FDA pulls hydroxychloroquine for COVID-19, warns about other drug interaction


The agency revoked its emergency use authorization (EUA) for the drug, while warning about a dangerous interaction with remdesivir.

FDA revoked the emergency use authorization (EUA) for chloroquine phosphate and hydroxychloroquine sulfate in hospitalized COVID-19 patients, and warned about a potential drug interaction with the investigational antiviral drug remdesivir and hydroxychloroquine.

“Based on its ongoing analysis of the EUA and emerging scientific data, the FDA determined that chloroquine and hydroxychloroquine are unlikely to be effective in treating COVID-19 for the authorized uses in the EUA,” FDA said in a press release.

The FDA is also concerned about the “ongoing serious cardiac adverse events and other potential serious side effects,” it said. “The known and potential benefits of chloroquine and hydroxychloroquine no longer outweigh the known and potential risks for the authorized use.”

The FDA granted the EUA on March 28 based on the science and data available at the time. “Today, in consultation with the FDA, Biomedical Advanced Research and Development Authority (BARDA) sent a letter to the FDA requesting revocation of the EUA based on up to date science and data,” the agency said.

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Since the EUA was granted, new data on heart risks associated with the medication have been revealed.

In addition, FDA said that recent results from a large randomized clinical trial in hospitalized patients, a population similar to the population for which chloroquine and hydroxychloroquine were authorized for emergency use, demonstrated that hydroxychloroquine showed no benefit on mortality or in speeding recovery. “This outcome was consistent with other new data, including data showing that the suggested dosing regimens for chloroquine and hydroxychloroquine are unlikely to kill or inhibit the virus that causes COVID-19. The totality of scientific evidence currently available indicate a lack of benefit.”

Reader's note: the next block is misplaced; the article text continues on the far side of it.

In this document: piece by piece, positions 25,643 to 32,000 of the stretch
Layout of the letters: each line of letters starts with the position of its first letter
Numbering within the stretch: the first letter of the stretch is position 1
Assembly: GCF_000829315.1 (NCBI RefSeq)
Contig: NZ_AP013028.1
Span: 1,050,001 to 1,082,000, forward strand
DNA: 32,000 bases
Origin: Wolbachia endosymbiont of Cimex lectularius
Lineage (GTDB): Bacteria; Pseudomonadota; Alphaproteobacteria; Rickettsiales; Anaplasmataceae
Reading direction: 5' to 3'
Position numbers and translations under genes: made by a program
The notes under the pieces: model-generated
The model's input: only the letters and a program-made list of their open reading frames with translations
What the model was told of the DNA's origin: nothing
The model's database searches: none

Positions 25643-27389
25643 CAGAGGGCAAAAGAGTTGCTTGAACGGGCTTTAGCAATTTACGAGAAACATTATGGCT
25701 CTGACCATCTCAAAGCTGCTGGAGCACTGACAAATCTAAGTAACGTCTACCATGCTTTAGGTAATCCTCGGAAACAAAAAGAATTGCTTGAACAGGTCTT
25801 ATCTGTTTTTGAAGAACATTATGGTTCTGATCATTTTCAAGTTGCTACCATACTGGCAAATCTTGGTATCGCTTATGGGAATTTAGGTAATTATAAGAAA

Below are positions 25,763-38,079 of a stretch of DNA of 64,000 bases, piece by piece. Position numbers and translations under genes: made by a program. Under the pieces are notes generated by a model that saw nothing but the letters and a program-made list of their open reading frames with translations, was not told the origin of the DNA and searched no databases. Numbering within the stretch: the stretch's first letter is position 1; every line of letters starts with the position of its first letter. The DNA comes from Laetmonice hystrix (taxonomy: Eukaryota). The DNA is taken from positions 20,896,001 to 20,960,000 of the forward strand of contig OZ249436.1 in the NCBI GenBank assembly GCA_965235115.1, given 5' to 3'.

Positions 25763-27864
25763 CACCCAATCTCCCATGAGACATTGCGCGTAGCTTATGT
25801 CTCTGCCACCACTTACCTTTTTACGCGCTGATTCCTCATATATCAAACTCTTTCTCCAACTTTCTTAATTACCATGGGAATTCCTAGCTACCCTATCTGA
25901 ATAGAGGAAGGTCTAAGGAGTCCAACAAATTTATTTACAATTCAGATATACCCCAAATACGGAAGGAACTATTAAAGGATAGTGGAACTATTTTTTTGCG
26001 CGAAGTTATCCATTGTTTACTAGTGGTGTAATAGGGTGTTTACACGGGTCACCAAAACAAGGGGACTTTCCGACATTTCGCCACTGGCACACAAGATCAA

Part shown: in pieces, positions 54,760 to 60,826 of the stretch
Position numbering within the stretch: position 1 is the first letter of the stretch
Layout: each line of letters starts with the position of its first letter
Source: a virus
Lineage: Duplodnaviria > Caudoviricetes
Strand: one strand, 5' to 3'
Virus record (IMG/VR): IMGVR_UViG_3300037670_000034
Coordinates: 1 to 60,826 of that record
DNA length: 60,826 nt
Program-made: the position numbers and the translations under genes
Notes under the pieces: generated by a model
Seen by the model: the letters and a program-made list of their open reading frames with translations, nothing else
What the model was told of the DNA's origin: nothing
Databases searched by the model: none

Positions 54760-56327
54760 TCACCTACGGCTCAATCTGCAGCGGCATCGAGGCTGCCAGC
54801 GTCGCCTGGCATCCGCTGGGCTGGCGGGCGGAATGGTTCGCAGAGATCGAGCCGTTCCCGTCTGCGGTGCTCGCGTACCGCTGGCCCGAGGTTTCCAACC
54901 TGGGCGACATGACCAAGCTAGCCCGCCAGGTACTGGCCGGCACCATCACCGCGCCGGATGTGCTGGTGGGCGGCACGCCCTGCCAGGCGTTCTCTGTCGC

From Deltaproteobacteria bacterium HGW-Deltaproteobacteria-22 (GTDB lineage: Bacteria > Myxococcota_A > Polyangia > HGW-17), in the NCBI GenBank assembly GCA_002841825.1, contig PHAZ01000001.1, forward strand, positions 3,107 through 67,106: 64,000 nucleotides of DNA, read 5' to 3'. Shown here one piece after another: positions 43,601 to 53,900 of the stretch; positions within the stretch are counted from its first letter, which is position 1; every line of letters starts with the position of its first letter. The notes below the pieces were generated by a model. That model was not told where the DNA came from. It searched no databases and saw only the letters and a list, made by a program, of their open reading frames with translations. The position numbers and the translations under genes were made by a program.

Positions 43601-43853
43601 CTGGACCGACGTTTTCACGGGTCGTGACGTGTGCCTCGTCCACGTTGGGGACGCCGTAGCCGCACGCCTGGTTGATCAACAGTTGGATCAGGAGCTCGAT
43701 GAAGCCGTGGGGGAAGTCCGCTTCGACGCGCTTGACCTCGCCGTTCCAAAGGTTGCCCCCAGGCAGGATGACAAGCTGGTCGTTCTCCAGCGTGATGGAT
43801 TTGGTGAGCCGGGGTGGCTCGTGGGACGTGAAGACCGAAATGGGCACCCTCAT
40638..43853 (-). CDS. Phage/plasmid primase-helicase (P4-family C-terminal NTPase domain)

Meanwhile, FDA also warned healthcare providers that co-administration of remdesivir and chloroquine phosphate or hydroxychloroquine sulfate is not recommended as it may result in reduced antiviral activity of remdesivir, it said in a press release.

“The agency is not aware of instances of this reduced activity occurring in the clinical setting but is continuing to evaluate all data related to remdesivir,” FDA said.

In addition, FDA revised the fact sheet for healthcare providers to clarify dosing and administration recommendations and to provide additional safety data and supporting data from clinical trials conducted by both the National Institutes of Health and the drug sponsor, Gilead Sciences.

The fact sheet for patients and caregivers was also updated to include additional information about possible allergic reactions and to alert patients to tell their healthcare providers if they are taking chloroquine phosphate or hydroxychloroquine sulfate.

While the safety and efficacy of remdesivir for the treatment of COVID-19 continue to be evaluated, preliminary clinical trial results have shown that, on average, patients treated with remdesivir had more rapid time to recovery, FDA said.

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